War of the Rebellion: Serial 042 Page 0516 W. FLA., S. ALA., S. MISS., LA., TEX., N. MEX. Chapter XXXVIII.

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Brazoria County, December 19, 1863.


Governor of Texas:

GOVERNOR: The Legislature having passed a bill for transferring the Frontier Regiment upon the organization of certain forces for frontier defense, I earnestly trust that these troops will, at an early day, be added to the army to operate for the defense of the State against the present invasion.

The necessity for their presence in the field will, no doubt, prompt Your Excellency to organize without delay the forces for frontier defense, so as to transfer the regiment a t the earliest possible period.

The Confederate authorities will, upon receiving this regiment, also receive and pay for its transportation, equipment stores, &c., and upon receiving information from Your Excellency as to the time when it will be turned over, I will designate an officer to receive the same.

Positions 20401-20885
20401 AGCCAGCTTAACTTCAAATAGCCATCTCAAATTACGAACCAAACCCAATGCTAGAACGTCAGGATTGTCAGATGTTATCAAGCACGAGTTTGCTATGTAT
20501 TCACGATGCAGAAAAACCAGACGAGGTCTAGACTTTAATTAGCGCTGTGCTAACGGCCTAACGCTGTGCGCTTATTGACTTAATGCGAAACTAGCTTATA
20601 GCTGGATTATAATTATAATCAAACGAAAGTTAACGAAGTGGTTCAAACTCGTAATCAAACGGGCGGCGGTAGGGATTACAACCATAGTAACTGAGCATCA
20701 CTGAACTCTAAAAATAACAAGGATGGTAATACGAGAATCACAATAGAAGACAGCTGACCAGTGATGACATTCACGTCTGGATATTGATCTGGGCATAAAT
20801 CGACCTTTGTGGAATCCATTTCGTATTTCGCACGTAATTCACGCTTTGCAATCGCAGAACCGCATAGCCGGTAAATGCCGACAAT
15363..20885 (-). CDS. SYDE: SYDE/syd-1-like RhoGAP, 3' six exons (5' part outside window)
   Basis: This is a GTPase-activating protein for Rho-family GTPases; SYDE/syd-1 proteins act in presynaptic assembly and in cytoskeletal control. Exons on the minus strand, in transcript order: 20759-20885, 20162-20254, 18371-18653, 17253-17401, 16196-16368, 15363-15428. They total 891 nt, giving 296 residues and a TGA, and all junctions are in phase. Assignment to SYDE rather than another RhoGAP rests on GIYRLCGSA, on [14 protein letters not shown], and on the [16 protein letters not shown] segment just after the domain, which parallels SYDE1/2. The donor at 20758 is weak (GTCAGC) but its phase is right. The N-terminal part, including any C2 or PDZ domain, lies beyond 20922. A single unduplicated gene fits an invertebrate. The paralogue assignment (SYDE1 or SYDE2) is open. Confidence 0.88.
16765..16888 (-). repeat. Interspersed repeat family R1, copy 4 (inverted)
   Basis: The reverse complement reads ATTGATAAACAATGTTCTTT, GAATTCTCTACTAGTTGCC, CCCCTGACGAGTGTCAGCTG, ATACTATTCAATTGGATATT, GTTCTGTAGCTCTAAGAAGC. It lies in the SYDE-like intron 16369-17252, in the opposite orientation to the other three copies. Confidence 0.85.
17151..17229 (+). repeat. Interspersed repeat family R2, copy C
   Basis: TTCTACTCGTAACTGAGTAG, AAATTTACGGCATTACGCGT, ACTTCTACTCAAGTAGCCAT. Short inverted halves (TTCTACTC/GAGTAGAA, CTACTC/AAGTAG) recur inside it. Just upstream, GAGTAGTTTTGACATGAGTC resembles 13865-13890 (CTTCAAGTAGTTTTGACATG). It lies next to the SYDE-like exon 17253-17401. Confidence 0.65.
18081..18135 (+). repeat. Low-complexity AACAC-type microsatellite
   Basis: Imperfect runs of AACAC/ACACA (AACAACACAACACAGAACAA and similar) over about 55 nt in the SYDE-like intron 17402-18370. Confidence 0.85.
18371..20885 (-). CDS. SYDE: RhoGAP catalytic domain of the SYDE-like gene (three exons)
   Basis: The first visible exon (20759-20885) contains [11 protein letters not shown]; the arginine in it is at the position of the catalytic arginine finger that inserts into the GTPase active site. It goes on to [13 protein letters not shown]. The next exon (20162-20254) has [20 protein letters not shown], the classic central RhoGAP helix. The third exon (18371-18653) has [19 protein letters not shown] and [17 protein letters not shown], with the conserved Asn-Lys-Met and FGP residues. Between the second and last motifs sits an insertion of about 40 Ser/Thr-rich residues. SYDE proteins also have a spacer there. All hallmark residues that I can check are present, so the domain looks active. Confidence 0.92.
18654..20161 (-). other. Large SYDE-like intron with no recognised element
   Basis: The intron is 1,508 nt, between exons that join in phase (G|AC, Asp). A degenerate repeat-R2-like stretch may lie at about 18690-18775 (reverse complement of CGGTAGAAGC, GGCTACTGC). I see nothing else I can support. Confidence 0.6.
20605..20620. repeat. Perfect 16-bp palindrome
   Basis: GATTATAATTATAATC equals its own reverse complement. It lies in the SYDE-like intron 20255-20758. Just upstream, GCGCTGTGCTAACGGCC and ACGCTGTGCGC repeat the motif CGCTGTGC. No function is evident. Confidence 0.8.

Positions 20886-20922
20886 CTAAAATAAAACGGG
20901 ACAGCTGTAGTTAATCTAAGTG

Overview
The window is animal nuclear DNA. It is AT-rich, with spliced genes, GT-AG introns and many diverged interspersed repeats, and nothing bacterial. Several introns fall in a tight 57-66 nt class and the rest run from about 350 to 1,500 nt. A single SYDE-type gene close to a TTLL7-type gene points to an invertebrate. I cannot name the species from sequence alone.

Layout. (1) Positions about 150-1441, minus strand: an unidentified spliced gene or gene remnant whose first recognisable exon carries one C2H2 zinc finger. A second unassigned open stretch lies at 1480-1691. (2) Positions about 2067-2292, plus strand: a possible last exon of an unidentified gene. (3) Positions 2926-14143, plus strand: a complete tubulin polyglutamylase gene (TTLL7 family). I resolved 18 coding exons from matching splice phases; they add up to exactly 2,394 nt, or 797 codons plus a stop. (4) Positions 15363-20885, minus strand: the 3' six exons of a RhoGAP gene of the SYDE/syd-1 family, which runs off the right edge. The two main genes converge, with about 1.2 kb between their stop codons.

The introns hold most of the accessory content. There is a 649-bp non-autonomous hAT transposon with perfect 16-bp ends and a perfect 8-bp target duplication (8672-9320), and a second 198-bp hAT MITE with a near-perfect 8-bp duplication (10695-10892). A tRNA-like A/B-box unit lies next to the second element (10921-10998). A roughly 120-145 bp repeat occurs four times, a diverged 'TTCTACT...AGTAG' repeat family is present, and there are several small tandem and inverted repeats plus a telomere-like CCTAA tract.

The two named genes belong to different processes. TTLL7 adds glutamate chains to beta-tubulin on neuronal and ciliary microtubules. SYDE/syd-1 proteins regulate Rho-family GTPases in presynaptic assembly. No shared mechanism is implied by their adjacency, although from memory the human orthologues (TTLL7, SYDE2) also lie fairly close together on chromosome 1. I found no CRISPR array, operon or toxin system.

The northern frontier is now comparatively quiet. Three companies of the State troops transferred have been ordered to operate under Major Carmichael in the northwest. In view, therefore, of the advance of the enemy up the Rio Grande, and the falling back of our forces before him, I would suggest the propriety of ordering five companies of the Frontier Regiment to Fort Clark so that they may at once hold in check the Mexicans and Indians on that frontier, and be at hand to strengthen our forces should the enemy advance against San Antonio.

I have the honor, &c.


Major-General, Commanding.


McNeel's Plantation, Brazoria County, December 20, 1863.


Governor of Texas:

GOVERNOR: Should the Legislature have passed a law authorizing the creation of three brigadier-generals to be transferred to the Confederate States service, I would respectfully suggest, trusting it may not be deemed indelicate, that Colonel John S. Ford be appointed as one of the three.

Colonel Ford having already taken the field, it is my desire to place at his disposal all the force I can spare for the operations of the country west of San Antonio.

His large experience as an officer, and the confidence which the people of the west have in his capacity and judgment, would make his appointment not only acceptable to me, but to the troops and people at large.

His position as brigadier-general would afford him the rank requisite to insure respect to his orders, and to inspire that confidence necessary to the success of the important campaign before him.

I would also again suggest the name of Colonel V. Sulakowski to Your Excellency. His abilities as an engineer have already been fully proved, and now that active operations are about to commence in the field, I would be g lad to give him an important command with troops,